Friday, September 19, 2014

Minimum wage rising to $11/hr

Ontario is increasing the minimum wage from $10.25 to $11 per hour on June 1, 2014—a move which the Fort Frances Chamber of Commerce president said is “positive.”
“It’s going to put some more pressure on some of the businesses but it definitely should inject more money back into the economy,” Mark Caron said this morning.

“There is a lot of minimum-wage jobs, from my assumption, in the Rainy River District.
“It’s a positive,” Caron added. “Every little bit helps in our economy.
“It’s a cost-of-living increase,” he noted. “It needs to be done.”
The new rate reflects the increase in the Consumer Price Index (CPI) since the last minimum wage increase in March, 2010.
The province also said it will introduce legislation that would tie future minimum wage increases to the CPI.
This is so the minimum wage keeps pace with the cost of living, and so increases are predictable for both businesses and families.
Under the proposed legislation, increases would be announced by April 1 and come into effect Oct. 1.
The proposed legislation would act on the recommendations of Ontario’s Minimum Wage Advisory Panel, which included business, labour, youth, and anti-poverty rep.
“I’m incredibly pleased that my efforts, alongside many incredible local advocates all fighting on behalf of hard-working individuals, have been heard,” Thunder Bay-Superior North MPP Michael Gravelle said in a press release.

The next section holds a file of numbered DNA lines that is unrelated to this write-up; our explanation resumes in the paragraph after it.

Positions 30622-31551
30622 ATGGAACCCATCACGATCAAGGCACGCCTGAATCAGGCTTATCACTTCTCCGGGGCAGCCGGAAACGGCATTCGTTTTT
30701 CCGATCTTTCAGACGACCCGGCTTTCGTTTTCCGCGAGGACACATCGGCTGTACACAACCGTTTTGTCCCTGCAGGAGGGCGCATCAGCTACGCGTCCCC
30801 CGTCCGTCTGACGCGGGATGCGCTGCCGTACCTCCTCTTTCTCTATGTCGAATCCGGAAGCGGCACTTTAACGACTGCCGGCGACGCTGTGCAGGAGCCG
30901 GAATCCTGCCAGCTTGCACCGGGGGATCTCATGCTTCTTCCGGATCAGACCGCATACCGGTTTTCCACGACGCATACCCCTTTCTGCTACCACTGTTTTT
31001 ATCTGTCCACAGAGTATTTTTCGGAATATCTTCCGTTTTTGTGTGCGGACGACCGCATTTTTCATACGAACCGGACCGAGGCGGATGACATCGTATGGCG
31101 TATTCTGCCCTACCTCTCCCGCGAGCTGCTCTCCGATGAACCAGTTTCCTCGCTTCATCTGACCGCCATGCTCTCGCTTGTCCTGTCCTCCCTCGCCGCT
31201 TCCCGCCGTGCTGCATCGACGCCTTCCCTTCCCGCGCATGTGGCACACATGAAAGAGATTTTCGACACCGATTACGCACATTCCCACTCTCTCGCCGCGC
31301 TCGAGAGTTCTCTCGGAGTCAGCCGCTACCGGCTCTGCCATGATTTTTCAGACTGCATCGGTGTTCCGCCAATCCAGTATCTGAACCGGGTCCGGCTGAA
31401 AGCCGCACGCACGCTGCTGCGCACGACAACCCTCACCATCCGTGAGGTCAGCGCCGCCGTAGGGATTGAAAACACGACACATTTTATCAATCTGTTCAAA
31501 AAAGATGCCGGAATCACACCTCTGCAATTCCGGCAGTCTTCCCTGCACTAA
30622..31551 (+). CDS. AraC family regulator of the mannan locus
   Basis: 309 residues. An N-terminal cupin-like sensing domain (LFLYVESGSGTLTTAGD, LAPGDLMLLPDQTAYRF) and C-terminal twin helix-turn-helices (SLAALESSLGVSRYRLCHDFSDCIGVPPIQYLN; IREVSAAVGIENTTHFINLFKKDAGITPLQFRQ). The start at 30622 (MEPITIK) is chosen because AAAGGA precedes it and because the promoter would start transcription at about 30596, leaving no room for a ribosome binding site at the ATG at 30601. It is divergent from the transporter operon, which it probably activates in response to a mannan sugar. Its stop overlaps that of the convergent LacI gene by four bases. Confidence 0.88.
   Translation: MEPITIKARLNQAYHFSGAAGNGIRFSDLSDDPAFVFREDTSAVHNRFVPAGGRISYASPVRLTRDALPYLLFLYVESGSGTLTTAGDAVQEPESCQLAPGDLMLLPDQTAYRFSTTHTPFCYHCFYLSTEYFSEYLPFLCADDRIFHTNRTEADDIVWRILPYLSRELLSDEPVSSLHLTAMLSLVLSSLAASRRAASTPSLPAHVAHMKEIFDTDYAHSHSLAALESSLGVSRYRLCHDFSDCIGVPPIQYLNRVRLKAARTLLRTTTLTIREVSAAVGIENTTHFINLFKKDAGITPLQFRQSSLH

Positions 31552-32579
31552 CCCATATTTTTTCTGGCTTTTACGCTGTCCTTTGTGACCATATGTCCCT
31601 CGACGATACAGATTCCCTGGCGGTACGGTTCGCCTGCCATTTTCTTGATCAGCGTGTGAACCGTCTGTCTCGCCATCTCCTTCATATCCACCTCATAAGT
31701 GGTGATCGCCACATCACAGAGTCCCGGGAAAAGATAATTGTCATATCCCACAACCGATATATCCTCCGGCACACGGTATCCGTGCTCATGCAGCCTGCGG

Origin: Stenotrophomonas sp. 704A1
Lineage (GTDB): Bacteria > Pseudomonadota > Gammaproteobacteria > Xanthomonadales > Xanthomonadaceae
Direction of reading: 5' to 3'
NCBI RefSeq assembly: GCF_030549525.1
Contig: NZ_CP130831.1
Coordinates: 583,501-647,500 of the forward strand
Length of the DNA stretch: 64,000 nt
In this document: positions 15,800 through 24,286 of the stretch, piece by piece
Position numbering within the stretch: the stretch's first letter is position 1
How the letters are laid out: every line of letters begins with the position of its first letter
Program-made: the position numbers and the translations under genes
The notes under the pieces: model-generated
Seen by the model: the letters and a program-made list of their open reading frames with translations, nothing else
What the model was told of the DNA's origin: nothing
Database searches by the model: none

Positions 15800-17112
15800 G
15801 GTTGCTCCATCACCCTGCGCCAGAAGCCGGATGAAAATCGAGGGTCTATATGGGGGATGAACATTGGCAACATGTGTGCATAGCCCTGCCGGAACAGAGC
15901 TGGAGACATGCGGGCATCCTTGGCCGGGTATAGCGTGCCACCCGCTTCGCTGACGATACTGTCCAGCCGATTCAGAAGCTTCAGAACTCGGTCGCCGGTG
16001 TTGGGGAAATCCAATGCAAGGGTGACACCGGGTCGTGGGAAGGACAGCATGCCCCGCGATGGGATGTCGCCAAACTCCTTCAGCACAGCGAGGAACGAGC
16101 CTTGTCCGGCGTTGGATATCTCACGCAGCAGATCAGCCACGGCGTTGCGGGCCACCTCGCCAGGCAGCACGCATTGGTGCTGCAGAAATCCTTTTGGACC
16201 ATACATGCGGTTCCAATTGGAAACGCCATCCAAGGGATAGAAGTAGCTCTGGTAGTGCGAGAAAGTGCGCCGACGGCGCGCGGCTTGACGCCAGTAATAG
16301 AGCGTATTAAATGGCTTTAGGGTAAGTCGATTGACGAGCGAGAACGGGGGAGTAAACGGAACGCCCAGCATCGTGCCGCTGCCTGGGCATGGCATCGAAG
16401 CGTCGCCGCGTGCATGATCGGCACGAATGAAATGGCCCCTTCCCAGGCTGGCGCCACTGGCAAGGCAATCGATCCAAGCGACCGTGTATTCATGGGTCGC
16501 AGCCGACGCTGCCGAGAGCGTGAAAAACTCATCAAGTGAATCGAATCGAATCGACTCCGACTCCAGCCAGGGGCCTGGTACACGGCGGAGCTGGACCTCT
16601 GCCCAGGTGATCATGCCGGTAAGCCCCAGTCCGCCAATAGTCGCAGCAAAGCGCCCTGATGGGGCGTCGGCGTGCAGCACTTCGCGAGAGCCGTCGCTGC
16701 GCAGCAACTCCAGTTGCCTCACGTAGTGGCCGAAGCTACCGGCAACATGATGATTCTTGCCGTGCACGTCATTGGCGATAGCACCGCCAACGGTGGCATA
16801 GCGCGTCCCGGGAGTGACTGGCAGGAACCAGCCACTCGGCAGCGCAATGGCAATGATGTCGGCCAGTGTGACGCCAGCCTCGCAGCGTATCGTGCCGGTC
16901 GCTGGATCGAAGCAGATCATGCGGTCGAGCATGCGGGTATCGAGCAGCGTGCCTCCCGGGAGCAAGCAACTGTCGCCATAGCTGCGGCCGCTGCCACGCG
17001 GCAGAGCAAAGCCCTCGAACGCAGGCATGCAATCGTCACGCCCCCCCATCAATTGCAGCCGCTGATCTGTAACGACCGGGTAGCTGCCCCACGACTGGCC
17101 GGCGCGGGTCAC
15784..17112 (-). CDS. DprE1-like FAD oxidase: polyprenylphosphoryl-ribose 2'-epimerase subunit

“I’m proud of our government’s continued commitment to improving the lives of all Ontarians, increasing minimum wage by 50 percent since 2003, and showing leadership at a time when others would not,” he added.
“Increasing the minimum wage will help improve the standard of living for hard-working people in Thunder Bay-Superior North while ensuring that local businesses have the predictability necessary to plan for the future,” noted Gravelle.
“Today’s increase will make the minimum wage in Ontario the highest in Canada,” noted Thunder Bay-Atikokan MPP Bill Mauro.
“And through legislation, we hope to provide predictability for employers going forward.
“This increase to minimum wage is one of the measures we have introduced to support lower-income earners, and is in stark contrast to the work of the previous government that froze minimum wage for nine years,” he added.

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